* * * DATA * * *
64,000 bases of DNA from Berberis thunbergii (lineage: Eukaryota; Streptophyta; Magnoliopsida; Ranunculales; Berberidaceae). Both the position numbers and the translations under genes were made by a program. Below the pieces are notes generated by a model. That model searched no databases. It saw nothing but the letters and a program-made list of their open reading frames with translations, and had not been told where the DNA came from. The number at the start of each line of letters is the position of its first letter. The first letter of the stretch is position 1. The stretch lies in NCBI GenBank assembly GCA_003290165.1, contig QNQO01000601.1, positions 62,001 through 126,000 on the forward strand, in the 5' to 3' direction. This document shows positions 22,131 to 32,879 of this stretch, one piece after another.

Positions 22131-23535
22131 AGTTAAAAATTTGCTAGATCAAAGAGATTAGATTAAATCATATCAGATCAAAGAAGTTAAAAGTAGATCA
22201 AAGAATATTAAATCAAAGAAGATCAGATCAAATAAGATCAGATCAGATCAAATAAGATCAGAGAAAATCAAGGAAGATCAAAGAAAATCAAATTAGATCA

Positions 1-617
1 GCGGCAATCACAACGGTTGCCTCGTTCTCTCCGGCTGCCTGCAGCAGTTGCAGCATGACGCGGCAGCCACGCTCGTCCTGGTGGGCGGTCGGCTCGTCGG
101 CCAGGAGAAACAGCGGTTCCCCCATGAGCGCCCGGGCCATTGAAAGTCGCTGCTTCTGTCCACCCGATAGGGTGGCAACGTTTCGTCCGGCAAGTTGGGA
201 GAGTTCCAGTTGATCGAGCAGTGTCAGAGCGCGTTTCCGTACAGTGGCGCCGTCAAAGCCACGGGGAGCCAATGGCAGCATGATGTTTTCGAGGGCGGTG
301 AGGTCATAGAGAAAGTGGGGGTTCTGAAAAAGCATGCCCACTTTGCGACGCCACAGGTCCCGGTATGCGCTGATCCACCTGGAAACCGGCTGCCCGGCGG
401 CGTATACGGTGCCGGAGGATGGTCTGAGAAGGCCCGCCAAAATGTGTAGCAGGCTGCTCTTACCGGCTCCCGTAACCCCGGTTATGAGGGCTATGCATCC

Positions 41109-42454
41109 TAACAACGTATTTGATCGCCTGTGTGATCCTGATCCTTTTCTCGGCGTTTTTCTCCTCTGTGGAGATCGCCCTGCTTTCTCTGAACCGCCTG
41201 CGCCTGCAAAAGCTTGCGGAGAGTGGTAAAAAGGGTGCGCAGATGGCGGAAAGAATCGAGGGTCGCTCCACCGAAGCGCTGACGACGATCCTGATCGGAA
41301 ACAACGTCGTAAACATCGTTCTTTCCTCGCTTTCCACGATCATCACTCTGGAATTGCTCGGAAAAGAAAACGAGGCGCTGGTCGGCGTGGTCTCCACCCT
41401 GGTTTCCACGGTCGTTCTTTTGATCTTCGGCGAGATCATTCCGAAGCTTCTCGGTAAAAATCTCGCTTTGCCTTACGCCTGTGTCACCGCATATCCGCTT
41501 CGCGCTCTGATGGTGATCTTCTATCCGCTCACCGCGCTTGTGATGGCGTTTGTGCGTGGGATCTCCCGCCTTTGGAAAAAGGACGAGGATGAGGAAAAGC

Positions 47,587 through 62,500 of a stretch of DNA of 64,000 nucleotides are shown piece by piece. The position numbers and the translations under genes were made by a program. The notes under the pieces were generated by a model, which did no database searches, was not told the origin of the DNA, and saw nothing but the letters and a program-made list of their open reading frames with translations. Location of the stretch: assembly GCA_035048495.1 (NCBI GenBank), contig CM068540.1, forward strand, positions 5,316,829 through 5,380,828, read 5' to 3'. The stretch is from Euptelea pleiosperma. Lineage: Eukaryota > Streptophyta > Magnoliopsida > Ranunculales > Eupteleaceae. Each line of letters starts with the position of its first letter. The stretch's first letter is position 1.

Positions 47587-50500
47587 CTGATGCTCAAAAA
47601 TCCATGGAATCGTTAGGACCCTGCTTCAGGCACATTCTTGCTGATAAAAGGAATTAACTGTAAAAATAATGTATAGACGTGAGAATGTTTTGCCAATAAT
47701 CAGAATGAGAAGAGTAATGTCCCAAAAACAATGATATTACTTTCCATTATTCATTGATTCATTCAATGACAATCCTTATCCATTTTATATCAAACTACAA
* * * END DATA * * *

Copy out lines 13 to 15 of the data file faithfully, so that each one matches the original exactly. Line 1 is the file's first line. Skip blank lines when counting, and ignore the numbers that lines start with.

41201 CGCCTGCAAAAGCTTGCGGAGAGTGGTAAAAAGGGTGCGCAGATGGCGGAAAGAATCGAGGGTCGCTCCACCGAAGCGCTGACGACGATCCTGATCGGAA
41301 ACAACGTCGTAAACATCGTTCTTTCCTCGCTTTCCACGATCATCACTCTGGAATTGCTCGGAAAAGAAAACGAGGCGCTGGTCGGCGTGGTCTCCACCCT
41401 GGTTTCCACGGTCGTTCTTTTGATCTTCGGCGAGATCATTCCGAAGCTTCTCGGTAAAAATCTCGCTTTGCCTTACGCCTGTGTCACCGCATATCCGCTT